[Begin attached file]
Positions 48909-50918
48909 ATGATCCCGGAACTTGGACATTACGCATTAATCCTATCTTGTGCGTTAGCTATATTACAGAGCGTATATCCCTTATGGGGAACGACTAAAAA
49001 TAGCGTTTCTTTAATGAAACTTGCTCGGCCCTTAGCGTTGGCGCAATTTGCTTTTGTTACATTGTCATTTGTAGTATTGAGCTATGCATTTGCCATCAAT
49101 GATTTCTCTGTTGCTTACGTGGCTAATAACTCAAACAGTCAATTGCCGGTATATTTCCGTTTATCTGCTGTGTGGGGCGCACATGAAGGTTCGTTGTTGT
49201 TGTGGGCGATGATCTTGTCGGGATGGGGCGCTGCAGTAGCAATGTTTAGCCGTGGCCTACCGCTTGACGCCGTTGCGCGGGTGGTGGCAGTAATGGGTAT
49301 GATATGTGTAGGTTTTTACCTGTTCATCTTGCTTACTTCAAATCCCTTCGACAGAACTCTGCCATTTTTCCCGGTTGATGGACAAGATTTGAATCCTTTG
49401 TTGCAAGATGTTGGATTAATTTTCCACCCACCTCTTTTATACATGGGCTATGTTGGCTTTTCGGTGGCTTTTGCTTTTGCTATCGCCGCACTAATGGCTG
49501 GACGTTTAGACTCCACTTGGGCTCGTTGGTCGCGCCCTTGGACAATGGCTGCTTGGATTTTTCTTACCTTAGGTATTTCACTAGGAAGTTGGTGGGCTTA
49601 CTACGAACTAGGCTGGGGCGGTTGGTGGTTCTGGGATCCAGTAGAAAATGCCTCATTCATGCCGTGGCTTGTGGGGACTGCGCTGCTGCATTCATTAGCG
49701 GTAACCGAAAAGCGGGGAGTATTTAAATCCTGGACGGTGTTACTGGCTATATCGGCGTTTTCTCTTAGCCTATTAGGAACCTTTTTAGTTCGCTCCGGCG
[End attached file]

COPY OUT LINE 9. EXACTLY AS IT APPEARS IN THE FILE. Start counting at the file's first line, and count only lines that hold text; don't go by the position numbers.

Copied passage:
49601 CTACGAACTAGGCTGGGGCGGTTGGTGGTTCTGGGATCCAGTAGAAAATGCCTCATTCATGCCGTGGCTTGTGGGGACTGCGCTGCTGCATTCATTAGCG